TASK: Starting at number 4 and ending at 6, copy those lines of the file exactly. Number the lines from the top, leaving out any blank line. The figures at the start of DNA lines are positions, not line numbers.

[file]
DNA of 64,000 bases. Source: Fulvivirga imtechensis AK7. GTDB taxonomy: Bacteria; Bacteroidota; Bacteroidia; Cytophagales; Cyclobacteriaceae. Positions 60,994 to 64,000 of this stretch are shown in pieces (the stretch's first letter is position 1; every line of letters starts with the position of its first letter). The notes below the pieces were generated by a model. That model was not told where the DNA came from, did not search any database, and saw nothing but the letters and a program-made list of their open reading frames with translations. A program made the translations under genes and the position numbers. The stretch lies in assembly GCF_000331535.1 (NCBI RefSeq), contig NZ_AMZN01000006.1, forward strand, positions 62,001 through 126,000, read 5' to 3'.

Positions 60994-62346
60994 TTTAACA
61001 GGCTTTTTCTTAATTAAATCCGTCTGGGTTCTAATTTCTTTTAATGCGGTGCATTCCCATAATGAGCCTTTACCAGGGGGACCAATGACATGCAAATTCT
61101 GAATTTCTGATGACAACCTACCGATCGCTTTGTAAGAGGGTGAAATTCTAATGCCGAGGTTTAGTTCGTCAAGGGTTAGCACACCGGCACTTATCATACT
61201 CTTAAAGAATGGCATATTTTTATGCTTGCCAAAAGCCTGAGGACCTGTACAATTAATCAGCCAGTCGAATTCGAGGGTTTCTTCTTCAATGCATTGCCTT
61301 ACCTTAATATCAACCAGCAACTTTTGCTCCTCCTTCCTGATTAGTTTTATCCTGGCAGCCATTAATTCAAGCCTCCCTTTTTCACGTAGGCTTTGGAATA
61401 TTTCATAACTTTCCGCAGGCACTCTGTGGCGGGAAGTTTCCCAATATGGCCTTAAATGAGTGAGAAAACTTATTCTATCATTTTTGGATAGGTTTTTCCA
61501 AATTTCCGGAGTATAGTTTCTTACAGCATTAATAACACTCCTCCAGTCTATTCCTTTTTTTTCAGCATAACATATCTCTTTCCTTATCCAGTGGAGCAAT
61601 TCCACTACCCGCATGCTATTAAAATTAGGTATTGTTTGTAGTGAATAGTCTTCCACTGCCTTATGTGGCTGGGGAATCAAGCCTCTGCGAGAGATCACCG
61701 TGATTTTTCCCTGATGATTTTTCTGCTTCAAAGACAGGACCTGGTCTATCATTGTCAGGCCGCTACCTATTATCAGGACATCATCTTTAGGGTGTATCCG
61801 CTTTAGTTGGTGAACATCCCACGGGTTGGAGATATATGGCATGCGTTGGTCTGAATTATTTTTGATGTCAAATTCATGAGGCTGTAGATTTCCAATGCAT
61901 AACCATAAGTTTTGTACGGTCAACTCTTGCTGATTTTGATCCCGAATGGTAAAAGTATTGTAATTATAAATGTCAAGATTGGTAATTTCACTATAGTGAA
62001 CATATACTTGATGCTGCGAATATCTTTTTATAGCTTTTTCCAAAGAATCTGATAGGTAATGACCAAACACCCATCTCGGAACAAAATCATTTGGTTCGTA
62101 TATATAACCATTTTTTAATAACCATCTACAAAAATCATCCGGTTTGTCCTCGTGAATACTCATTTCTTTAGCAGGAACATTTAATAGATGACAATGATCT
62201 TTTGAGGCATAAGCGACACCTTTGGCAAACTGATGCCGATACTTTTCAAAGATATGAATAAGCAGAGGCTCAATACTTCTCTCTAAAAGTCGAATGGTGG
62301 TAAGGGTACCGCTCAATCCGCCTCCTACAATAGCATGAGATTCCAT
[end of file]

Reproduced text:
61001 GGCTTTTTCTTAATTAAATCCGTCTGGGTTCTAATTTCTTTTAATGCGGTGCATTCCCATAATGAGCCTTTACCAGGGGGACCAATGACATGCAAATTCT
61101 GAATTTCTGATGACAACCTACCGATCGCTTTGTAAGAGGGTGAAATTCTAATGCCGAGGTTTAGTTCGTCAAGGGTTAGCACACCGGCACTTATCATACT
61201 CTTAAAGAATGGCATATTTTTATGCTTGCCAAAAGCCTGAGGACCTGTACAATTAATCAGCCAGTCGAATTCGAGGGTTTCTTCTTCAATGCATTGCCTT